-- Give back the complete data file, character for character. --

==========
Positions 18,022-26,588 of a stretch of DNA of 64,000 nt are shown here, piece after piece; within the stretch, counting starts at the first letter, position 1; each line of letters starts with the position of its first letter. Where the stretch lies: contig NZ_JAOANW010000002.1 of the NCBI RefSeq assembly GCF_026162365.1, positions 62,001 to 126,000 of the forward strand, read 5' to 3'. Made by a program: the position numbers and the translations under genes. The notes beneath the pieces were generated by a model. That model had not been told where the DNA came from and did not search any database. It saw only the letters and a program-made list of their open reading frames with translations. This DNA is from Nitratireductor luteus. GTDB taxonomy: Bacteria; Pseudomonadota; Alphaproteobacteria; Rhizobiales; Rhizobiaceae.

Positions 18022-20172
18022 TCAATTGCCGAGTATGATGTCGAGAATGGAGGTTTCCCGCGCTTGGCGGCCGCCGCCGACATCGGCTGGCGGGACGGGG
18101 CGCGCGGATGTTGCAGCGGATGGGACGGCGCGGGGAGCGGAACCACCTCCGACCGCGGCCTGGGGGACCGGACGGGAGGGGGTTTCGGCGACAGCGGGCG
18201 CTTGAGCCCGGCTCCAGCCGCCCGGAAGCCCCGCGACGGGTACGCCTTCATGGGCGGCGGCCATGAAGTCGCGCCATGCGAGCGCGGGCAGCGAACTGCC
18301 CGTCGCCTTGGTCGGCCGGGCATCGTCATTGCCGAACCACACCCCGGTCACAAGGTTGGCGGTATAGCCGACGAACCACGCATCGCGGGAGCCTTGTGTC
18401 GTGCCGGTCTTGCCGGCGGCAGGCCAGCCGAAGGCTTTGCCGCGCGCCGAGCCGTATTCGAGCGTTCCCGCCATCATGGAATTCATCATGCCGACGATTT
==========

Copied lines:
Positions 18,022-26,588 of a stretch of DNA of 64,000 nt are shown here, piece after piece; within the stretch, counting starts at the first letter, position 1; each line of letters starts with the position of its first letter. Where the stretch lies: contig NZ_JAOANW010000002.1 of the NCBI RefSeq assembly GCF_026162365.1, positions 62,001 to 126,000 of the forward strand, read 5' to 3'. Made by a program: the position numbers and the translations under genes. The notes beneath the pieces were generated by a model. That model had not been told where the DNA came from and did not search any database. It saw only the letters and a program-made list of their open reading frames with translations. This DNA is from Nitratireductor luteus. GTDB taxonomy: Bacteria; Pseudomonadota; Alphaproteobacteria; Rhizobiales; Rhizobiaceae.

Positions 18022-20172
18022 TCAATTGCCGAGTATGATGTCGAGAATGGAGGTTTCCCGCGCTTGGCGGCCGCCGCCGACATCGGCTGGCGGGACGGGG
18101 CGCGCGGATGTTGCAGCGGATGGGACGGCGCGGGGAGCGGAACCACCTCCGACCGCGGCCTGGGGGACCGGACGGGAGGGGGTTTCGGCGACAGCGGGCG
18201 CTTGAGCCCGGCTCCAGCCGCCCGGAAGCCCCGCGACGGGTACGCCTTCATGGGCGGCGGCCATGAAGTCGCGCCATGCGAGCGCGGGCAGCGAACTGCC
18301 CGTCGCCTTGGTCGGCCGGGCATCGTCATTGCCGAACCACACCCCGGTCACAAGGTTGGCGGTATAGCCGACGAACCACGCATCGCGGGAGCCTTGTGTC
18401 GTGCCGGTCTTGCCGGCGGCAGGCCAGCCGAAGGCTTTGCCGCGCGCCGAGCCGTATTCGAGCGTTCCCGCCATCATGGAATTCATCATGCCGACGATTT